As we look at our observations, we determine what the text meant to the original audience. Once that meaning is determined, we can extract the theological principle that is timeless and for all people of all time. That’s the goal of interpretation – finding the timeless truth – for after that we can determine how to apply the passage. But first we determine what the text meant to the original audience in order to determine what it means for us today. As a way to determine the interpretation, writing out what the author intended to say in the passage helps to clarify the meaning for us. We compare Scripture with Scripture using cross-references to see if our interpretation matches up with the rest of Scripture. Once we have reached our conclusions on the passage, then we can look at other resources to see if our interpretation matches what others have concluded. Only after we have reached the meaning for ourselves do we then look at commentaries to compare meaning and see whether we have reached similar conclusions as others in the church throughout the ages.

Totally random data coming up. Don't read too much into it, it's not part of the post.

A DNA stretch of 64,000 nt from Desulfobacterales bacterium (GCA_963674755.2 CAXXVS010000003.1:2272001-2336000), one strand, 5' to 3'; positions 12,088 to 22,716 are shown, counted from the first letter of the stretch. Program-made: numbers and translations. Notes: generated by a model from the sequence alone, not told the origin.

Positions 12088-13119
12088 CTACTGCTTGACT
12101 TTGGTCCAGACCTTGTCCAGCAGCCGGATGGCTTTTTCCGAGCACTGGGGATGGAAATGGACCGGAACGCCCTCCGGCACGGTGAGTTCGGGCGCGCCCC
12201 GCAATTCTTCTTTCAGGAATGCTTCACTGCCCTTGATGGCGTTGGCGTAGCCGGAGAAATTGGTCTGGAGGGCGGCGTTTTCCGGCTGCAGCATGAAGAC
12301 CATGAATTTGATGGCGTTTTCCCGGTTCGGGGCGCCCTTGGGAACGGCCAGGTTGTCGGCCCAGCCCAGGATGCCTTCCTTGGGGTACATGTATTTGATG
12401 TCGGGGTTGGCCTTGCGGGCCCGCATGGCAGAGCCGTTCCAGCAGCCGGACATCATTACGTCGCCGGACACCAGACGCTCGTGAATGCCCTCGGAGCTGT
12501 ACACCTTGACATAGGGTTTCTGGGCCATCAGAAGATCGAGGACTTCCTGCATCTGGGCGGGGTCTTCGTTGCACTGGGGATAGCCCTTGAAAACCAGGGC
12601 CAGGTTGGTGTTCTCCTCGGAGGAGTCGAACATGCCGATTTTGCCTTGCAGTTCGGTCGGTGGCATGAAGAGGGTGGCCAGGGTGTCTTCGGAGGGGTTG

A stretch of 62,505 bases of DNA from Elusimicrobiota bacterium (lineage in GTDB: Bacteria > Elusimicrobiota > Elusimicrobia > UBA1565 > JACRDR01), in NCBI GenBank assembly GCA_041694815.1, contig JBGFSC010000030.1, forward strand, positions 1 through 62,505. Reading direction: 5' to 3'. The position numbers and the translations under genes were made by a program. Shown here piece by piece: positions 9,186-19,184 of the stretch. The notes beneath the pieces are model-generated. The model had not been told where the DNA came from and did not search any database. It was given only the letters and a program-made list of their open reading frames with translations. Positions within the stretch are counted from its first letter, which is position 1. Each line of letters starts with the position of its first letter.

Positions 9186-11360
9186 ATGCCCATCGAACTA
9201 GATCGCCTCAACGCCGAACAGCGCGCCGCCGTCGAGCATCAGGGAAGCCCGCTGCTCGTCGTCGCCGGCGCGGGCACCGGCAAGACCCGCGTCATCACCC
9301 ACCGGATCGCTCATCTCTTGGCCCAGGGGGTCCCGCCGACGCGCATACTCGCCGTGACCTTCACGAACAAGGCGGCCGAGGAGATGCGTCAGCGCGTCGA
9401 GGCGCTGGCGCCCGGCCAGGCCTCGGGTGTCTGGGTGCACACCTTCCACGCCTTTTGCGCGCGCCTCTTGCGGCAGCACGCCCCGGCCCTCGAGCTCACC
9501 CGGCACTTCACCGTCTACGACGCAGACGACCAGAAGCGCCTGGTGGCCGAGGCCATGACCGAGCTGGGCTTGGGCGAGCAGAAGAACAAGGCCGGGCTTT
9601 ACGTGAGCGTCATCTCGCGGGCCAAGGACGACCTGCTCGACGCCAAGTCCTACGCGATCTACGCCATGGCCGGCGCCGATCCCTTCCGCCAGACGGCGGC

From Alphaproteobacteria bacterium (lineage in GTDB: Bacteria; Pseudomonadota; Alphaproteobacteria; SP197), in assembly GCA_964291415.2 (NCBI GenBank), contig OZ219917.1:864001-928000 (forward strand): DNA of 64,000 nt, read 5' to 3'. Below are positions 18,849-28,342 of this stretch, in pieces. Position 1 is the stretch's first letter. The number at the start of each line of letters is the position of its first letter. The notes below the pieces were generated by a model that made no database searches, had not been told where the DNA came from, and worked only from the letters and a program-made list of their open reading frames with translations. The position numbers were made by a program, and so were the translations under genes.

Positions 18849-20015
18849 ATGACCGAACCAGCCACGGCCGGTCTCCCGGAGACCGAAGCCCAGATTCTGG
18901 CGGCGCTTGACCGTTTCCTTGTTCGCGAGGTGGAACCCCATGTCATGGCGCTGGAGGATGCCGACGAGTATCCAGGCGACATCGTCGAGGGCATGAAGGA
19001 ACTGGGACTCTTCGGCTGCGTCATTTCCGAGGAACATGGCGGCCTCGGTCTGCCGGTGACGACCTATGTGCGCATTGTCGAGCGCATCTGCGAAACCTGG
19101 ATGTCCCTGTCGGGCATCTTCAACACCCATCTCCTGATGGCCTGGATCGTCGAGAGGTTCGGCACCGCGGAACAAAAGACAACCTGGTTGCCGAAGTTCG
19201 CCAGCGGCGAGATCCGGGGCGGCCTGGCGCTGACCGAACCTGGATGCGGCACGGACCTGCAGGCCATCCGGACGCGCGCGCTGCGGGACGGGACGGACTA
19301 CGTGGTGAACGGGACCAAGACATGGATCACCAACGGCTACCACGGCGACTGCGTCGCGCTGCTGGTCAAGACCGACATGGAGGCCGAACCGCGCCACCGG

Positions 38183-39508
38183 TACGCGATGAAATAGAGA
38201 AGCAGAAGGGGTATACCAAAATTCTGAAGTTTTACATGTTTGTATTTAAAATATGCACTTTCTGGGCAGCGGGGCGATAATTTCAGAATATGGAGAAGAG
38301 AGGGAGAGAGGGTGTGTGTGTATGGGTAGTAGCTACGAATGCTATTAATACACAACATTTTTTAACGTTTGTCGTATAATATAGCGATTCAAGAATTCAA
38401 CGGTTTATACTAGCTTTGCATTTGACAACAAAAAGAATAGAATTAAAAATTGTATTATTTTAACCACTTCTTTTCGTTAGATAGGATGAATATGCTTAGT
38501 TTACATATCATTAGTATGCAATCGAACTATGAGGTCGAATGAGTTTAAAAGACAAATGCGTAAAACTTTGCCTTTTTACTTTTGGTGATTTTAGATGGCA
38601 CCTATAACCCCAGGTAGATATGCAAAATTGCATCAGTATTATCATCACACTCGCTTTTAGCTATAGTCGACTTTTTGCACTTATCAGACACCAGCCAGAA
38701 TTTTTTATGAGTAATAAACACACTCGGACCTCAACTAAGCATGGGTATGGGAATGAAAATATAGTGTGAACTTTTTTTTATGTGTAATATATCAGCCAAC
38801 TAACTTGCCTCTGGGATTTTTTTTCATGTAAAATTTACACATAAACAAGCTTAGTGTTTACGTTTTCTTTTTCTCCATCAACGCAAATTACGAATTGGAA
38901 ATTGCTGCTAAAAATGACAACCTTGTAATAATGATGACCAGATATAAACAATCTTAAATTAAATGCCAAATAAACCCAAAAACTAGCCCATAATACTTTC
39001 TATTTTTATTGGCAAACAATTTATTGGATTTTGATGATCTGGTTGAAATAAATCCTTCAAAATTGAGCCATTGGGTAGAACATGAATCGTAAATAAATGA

Some of the factors that affect interpretation that we need to be mindful of:
Presuppositions/Pre-conceived notions – we all come to the text with our own worldview and framework for how we view the world. We need to be mindful of these, though often these are unconscious notions.
Agenda – what we want the text to say
Familiarity – a familiar passage is easy to jump immediately to a conclusion on the meaning instead of taking the time to ask questions and observe the text as though we’ve never seen it before
Our Culture – language, customs, politics, geography, family, values, ethnicity, gender, stories, religion, arts, economics, images: these will vary by person as well